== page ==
Olamide Yusuf Bakare, a 26-year-old Nigerian national, who is currently residing in Maryland, USA has been sentenced to four years and nine months in prison for conspiracy to commit wire fraud during the COVID-19 pandemic, U.S. Attorney Phillip A. Talbert announced on Wednesday, July 26
According to a press release by the United States Attorney’s Office, Eastern district of California, on Tuesday, Bakare pleaded guilty in January 2023.
According to court documents, between June 2020 and July 2021, Bakare, along with co-defendants Quazeem Owolabi Adeyinka and Ayodeji Jonathan Sangode, and others, participated in a conspiracy to submit fraudulent unemployment insurance (UI) and Pandemic Unemployment Assistance (PUA) claims to the States of Maryland and California.
More than 200 individual applications were filed with the California Employment Development Department (EDD) and the Maryland Department of Labor (MDOL) indicating that the claimants’ address was the Hyattsville, Maryland, apartment that the defendants shared.
During the conspiracy, the conspirators obtained the personally identifiable information (PII) of persons who were not eligible for UI or PUA benefits or who did not authorize the conspirators to act on their behalf with respect to seeking such benefits. Such PII included names, dates of birth, and Social Security numbers.
The conspirators then used the PII to submit dozens of fraudulent UI and PUA claims to EDD and MDOL under the putative claimants’ identities and without their authorization.
The underlying benefit applications contained fraudulent representations, including, for example, that the claimants had worked for certain employers and supervisors; had specific annual incomes; worked during certain time periods; were self-employed in various occupations; were laid off and had no work; were newly unemployed due to a disaster including the COVID-19 pandemic; and were currently available to work. Most, if not all, of these claims were false because the claimants were not so previously working, employed, newly unemployed, or seeking new employment.
The conspirators knew that these representations were false or lacked the knowledge and authority to make such representations. These actions caused EDD and MDOL to approve at least 142 fraudulent UI and PUA claims.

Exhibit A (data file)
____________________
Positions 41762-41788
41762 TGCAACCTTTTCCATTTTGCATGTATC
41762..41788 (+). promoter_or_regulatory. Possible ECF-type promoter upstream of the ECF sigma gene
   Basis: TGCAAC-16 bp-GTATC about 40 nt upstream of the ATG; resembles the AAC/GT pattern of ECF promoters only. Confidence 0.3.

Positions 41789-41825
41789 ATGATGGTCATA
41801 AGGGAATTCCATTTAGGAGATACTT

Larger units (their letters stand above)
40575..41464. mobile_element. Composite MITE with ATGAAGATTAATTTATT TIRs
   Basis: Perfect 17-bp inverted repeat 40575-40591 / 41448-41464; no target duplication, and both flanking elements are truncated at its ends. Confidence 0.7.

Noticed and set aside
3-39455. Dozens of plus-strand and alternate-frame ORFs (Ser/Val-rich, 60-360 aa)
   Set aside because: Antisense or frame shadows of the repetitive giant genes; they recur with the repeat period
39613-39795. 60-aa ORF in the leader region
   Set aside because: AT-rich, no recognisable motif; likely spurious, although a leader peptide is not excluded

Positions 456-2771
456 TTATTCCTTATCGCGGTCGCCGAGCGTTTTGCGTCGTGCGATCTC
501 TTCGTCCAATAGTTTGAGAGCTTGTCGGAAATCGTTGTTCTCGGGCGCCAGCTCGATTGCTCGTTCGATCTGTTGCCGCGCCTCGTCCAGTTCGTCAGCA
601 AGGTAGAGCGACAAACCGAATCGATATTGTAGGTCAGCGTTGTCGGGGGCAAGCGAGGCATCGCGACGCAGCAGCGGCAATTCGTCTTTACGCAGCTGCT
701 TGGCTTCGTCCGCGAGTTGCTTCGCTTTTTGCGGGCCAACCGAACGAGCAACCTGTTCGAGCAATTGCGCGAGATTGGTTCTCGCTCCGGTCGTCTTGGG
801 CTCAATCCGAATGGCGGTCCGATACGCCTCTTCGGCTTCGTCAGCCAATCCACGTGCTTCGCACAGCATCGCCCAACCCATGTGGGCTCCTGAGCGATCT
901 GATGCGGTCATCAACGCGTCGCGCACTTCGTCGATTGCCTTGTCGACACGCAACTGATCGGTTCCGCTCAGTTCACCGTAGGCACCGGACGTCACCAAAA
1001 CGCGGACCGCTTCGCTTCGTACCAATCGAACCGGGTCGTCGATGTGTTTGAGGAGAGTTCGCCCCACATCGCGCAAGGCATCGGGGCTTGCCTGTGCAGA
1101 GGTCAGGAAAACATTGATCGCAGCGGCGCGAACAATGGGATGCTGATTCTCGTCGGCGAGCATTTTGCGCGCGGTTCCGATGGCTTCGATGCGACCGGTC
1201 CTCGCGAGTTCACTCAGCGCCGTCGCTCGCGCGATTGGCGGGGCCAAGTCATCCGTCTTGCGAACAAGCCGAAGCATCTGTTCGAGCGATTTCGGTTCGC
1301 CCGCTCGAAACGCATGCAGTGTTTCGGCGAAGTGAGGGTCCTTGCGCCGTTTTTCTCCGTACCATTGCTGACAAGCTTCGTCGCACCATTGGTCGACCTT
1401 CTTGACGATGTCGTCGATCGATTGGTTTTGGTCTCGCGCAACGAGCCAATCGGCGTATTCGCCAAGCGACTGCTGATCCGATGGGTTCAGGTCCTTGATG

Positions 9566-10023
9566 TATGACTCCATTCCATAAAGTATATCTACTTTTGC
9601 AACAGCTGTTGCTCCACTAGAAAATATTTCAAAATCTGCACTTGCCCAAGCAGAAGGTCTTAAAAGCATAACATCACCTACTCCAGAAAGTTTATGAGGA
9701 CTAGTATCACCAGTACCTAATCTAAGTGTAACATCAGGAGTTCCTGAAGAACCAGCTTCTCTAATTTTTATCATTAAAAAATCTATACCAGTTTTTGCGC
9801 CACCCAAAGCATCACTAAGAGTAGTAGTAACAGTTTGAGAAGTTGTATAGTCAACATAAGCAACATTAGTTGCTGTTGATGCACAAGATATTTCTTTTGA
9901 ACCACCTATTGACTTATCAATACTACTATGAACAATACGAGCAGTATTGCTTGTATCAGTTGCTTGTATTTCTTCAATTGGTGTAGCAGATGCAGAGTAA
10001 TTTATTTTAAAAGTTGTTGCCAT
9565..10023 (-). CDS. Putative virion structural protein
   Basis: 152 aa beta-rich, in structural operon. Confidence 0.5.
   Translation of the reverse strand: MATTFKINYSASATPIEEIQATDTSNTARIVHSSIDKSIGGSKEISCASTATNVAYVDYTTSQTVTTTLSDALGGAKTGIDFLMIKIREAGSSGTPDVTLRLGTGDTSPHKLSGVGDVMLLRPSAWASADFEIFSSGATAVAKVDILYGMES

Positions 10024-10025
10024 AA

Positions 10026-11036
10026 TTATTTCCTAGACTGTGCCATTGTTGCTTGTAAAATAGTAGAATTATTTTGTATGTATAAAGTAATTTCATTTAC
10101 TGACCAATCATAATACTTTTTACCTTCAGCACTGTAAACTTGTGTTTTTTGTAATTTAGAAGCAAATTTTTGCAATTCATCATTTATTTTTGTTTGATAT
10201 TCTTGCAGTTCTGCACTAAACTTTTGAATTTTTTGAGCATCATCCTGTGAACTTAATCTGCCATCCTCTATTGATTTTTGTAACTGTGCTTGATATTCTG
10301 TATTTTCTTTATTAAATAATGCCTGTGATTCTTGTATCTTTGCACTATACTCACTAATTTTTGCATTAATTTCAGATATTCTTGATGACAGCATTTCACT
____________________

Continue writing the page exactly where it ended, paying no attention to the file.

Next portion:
For each approved claim, EDD and MDOL deposited benefit funds into a debit card account administered by Bank of America and under the identity of the putative claimant. Bank of America then mailed at least 142 unauthorized debit cards to addresses under the control of the defendants.
Bakare then obtained these debit cards to withdraw cash at ATMs for the benefit of himself and his coconspirators.
During this conspiracy, Bakare also possessed three additional UI debit cards which had been issued by Maine’s Bureau of Unemployment Compensation, North Carolina’s Division of Employment Security, and Nevada’s Department of Employment Training and Rehabilitation.
Each debit card was linked to an account that contained UI benefits. Bakare was not the named beneficiary on the cards or for the associated benefits, and he possessed them with intent to defraud the state agencies.
The debit cards that Bakare possessed and used during the conspiracy were linked to bank accounts that received a total of at least $2,265,844 in fraudulent UI and PUA benefits. He used this money, in part, to purchase a condominium in Lekki, Lagos State, Nigeria for 70 million naira. As part of the sentence, this asset was ordered forfeited.
Adeyinka pleaded guilty to conspiracy to commit wire fraud, and Sangode pleaded guilty to access device fraud. Both are scheduled to be sentenced by U.S. District Judge Dale A. Drozd on Aug. 22, 2023.
Adeyinka faces a maximum statutory penalty of 20 years in prison, and Sangode faces a maximum statutory penalty of 15 years in prison. Their actual sentences, however, will be determined at the discretion of the Court after consideration of any applicable statutory factors and the Federal Sentencing Guidelines, which take into account a number of variables.